Ann, almost fifteen, is the youngest child in this otherwise happy household; her older sister, Jane, is also in high school, while her older brother, Nick, is currently away at college. She also has a grandmother, a best friend, and other concerned people in the picture, and her parents are still very much in love.
During the course of this slim novel, ballerina Ann continues to find joy in dancing after school, almost wishing the barre were there whenever she needed to alleviate her anxiety and dance her worries away. She also has a growing appreciation for fine arts: she knits leg warmers with her grandmother, cuts and fringes scarves with her cousin, and creates pots, dishes, batiks, and other things in Ms. Smith's art class at school.
This wonderfully heartfelt story was inspired by the author's daughter and how she reacted when her mother was undergoing treatment for breast cancer. The text is aided with black-and-white illustrations by Nicole Wong which are as lovely as the story itself. I will definitely be seeking out more books from both Andrea Cheng and Nicole Wong.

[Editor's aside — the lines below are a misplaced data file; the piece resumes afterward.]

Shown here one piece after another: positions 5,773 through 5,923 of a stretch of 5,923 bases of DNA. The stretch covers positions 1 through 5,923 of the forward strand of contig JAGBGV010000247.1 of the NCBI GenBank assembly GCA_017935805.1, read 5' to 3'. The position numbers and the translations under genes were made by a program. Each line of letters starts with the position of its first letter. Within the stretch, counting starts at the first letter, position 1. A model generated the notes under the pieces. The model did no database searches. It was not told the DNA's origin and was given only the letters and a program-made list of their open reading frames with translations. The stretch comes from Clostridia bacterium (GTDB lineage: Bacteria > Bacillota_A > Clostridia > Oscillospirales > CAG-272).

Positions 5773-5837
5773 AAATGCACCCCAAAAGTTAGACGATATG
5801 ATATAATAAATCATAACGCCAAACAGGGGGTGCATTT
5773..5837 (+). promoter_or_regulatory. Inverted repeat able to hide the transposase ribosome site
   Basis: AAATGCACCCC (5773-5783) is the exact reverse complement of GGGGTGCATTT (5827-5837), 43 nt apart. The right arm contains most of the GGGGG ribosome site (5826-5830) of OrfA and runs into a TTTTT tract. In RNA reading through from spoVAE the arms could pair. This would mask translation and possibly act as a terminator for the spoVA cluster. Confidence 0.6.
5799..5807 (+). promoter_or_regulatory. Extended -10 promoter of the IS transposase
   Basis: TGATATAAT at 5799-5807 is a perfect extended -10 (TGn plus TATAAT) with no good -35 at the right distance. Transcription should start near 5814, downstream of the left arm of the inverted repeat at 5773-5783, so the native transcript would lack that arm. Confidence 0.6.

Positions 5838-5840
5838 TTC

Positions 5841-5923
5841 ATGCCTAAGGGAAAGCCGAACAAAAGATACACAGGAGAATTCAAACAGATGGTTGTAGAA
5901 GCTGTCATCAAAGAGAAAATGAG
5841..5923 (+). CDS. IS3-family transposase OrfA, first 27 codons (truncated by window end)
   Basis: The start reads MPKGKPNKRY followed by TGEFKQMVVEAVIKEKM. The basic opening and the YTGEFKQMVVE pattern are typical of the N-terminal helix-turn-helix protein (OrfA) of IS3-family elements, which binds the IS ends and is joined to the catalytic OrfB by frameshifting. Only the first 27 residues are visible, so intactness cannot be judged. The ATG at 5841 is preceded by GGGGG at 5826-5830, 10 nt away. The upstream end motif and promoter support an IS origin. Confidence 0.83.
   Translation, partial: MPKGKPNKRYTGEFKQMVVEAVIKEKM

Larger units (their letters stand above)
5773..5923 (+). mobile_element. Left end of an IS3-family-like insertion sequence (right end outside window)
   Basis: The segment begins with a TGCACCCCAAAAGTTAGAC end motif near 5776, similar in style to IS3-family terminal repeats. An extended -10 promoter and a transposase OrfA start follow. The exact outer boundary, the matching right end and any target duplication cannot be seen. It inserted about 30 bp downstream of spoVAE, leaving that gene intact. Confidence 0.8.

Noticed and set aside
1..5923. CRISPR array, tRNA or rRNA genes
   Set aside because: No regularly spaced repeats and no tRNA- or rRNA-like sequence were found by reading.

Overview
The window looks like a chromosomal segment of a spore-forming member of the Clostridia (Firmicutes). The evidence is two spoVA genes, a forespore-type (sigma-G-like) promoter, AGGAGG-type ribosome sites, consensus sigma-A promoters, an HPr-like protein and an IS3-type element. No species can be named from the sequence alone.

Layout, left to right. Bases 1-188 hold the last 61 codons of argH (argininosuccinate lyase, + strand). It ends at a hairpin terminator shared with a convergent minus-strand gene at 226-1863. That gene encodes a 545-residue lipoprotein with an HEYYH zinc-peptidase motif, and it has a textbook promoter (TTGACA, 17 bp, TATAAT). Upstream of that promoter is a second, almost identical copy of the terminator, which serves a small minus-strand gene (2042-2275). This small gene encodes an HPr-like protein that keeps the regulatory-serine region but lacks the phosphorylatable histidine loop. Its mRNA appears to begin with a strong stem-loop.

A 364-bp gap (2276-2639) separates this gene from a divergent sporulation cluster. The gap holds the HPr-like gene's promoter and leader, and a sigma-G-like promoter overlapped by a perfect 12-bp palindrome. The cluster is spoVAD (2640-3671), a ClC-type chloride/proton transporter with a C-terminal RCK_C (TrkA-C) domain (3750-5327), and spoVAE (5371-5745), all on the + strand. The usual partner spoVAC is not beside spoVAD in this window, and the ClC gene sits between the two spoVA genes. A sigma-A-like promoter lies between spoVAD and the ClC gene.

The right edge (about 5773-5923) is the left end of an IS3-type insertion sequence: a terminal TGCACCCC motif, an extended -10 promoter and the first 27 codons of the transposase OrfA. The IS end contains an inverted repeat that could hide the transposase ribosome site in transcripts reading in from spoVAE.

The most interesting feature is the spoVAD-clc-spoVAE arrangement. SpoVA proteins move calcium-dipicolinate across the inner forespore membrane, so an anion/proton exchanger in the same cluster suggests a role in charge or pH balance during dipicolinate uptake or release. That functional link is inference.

Brushing Mom's Hair is appropriate for a wide range of ages. Teenagers will relate to Ann due to her age, and dancers and dancers of any age will enjoy her artistic endeavors. Younger kids will be drawn in (no pun intended) by the illustrations. Families, especially those who have been touched by cancer, should and will share this book.
Brushing Mom's Hair will be available in September.
I Am a Dancer
Tough Issues for Teens
Portrait of the Artist as a Young Person